McLaren make most aggressive tyre selection for Suzuka

2017 Japanese Grand Prix

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McLaren has been especially aggressive in its tyre selection for next week’s Japanese Grand Prix.

At the home race for engine supplier Honda, McLaren has picked ten sets of the super-soft tyre to use at the Suzuka circuit.

Championship contenders Ferrari and Mercedes have been considerably more conservative. All their drivers will have seven sets of the super-softs. Lewis Hamilton and Sebastian Vettel will also have one more set of soft tyres than their team mates.

The Red Bull drivers will have nine sets of the super-soft tyres for next weekend’s race.

Lewis HamiltonMercedes
Valtteri BottasMercedes
Daniel RicciardoRed Bull
Max VerstappenRed Bull
Sebastian VettelFerrari
Kimi RaikkonenFerrari
Sergio PerezForce India
Esteban OconForce India
Felipe MassaWilliams
Lance StrollWilliams
Fernando AlonsoMcLaren
Stoffel VandoorneMcLaren
Carlos Sainz JnrToro Rosso
Daniil KvyatToro Rosso
Romain GrosjeanHaas
Kevin MagnussenHaas
Nico HulkenbergRenault
Jolyon PalmerRenault
Pascal WehrleinSauber
Marcus EricssonSauber

2017 Japanese Grand Prix

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    Keith Collantine
    Lifelong motor sport fan Keith set up RaceFans in 2005 - when it was originally called F1 Fanatic. Having previously worked as a motoring...

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    15 comments on “McLaren make most aggressive tyre selection for Suzuka”

    1. 3 sets of mediums for the Force India’s? Interesting decision

    2. Should be interesting, only mclaren has committed to a tyre. Sfi has an eye on 1 stopping but it might be the case that the soft can last very long thwarting any alternative strategy.

    3. Does it matter when your car can’t reach Finish line

      1. If they get the tyres right, Alonso can have a bit of fun for 3 laps before the switch the DRS on…..

        1. It’s just to look in good shape for f1fanatic’s “first lap positions gained” tables.

    4. Thought it was the Malaysian grand prix??

      1. The Malaysian Grand Prix tyre selections were announced last week:

    5. I’m going to the Japanese GP and looking forward to a good time – I hope McLaren-Honda can catch a break and get a decent finish.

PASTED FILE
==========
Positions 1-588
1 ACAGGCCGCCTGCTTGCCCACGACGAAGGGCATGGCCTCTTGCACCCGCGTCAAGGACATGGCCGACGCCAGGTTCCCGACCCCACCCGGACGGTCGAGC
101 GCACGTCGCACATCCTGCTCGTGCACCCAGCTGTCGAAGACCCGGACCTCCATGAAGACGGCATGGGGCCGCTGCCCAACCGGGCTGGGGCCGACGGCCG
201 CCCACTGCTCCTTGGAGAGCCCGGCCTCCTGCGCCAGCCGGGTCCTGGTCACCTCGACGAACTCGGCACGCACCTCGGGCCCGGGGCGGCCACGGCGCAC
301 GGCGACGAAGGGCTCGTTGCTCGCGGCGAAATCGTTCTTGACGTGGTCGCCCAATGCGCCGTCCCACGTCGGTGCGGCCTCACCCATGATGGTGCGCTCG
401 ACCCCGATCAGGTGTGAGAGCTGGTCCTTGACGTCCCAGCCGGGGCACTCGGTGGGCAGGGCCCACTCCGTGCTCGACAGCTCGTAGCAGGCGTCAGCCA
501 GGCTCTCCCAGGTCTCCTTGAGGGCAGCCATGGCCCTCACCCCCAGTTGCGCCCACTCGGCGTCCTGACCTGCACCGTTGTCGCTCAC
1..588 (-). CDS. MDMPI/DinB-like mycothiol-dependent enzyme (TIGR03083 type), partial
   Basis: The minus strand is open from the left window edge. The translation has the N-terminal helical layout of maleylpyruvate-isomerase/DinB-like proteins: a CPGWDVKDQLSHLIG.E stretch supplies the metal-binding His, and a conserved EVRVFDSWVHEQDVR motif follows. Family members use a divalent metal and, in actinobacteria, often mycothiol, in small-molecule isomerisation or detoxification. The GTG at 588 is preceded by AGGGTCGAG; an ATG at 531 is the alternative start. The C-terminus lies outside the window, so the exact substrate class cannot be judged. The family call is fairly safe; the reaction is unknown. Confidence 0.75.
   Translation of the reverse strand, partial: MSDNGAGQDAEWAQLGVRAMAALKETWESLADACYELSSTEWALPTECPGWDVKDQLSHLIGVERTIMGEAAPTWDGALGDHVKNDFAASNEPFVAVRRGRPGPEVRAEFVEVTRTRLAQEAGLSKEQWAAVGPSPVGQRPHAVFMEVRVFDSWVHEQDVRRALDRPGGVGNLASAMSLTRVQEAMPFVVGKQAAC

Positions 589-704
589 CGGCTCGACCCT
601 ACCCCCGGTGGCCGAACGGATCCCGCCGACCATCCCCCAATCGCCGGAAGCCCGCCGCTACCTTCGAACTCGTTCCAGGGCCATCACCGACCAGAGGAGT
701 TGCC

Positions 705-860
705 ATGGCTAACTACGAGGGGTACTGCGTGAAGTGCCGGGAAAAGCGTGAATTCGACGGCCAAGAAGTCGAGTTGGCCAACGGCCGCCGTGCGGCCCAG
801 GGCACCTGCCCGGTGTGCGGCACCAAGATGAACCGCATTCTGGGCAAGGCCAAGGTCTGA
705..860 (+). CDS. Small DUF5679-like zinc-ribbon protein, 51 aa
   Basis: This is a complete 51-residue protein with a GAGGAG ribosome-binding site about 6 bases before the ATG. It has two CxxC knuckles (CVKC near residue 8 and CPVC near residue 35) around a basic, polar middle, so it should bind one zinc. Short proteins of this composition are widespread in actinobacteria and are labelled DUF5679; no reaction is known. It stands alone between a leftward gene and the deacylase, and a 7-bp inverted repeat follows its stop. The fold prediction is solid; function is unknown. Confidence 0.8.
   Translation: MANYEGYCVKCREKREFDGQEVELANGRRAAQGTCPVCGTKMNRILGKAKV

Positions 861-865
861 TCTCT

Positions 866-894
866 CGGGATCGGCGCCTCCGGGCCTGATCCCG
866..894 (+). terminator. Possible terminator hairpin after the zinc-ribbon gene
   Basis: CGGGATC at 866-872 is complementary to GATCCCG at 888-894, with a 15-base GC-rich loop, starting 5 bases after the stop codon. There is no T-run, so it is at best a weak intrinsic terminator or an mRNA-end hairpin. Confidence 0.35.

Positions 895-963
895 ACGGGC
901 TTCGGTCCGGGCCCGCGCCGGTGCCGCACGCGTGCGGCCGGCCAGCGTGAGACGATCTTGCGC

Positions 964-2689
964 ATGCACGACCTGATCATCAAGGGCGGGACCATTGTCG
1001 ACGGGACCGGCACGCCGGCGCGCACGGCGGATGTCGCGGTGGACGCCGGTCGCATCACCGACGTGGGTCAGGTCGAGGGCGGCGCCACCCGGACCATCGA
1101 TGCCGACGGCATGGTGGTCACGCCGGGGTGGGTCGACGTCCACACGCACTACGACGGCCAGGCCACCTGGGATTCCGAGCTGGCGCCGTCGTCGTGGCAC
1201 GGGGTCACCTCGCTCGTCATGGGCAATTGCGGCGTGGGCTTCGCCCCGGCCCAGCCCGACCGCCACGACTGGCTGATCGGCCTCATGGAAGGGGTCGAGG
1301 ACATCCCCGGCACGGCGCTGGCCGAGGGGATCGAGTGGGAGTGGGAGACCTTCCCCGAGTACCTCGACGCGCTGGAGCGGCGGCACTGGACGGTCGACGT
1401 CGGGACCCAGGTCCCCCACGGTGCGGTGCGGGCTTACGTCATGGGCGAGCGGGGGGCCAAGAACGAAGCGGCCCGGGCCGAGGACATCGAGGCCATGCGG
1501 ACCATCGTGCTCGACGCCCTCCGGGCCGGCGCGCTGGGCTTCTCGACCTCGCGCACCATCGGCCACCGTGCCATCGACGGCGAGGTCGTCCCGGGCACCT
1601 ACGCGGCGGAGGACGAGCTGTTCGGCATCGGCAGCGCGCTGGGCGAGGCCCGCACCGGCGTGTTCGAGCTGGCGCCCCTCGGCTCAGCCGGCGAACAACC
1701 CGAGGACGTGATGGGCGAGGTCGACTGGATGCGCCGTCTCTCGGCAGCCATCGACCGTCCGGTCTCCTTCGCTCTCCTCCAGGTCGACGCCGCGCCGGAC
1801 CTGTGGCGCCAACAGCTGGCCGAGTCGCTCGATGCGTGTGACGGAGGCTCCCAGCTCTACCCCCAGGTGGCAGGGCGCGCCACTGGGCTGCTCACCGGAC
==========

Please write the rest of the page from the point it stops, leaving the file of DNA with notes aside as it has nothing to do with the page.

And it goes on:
6. What I took from this is more about the tyre choices of Bottas and Kimi. I note that both Merc and Ferrari feel the same about their second drivers.
      1 : Probably won’t qualify as high as their team mate and will need alternative race strategy.
      2 : Even if they qualify high or start well, they will be needed to keep others behind them. Switch drivers on track and then run them long on a slower tyre and reduce the risk of the #1 drivers stealing points off each other.

      With note #2. It just goes to show that while they aren’t saying it publicly, both Merc and Ferrari are backing their #1 drivers. They will only admit that after a race where they ask their drivers to switch positions. They may never need to admit it if the #1 enter the 1st corner in front of their team mate, so why admit it publicly? However, these tyre choices suggest the decision has been made behind the scenes. I am not criticising. I agree with that decision.

      1. @mickharrold When team-mates have different tyre allocations, it usually means that Friday practice programme is different. In this case, most likely Hamilton will start FP2 using softs while Bottas is on mediums. Getting data from both tyres is helpful while creating strategy for the rest of the weekend.

        1. I do get your point. Maybe it’s just testing differences. However even leading into practice, there is a situation where one setup is more likely than the other to work. You will give your #1 driver the more likely choice. So even if it is just testing differences, it seems like the #2 drivers are testing the #2 option.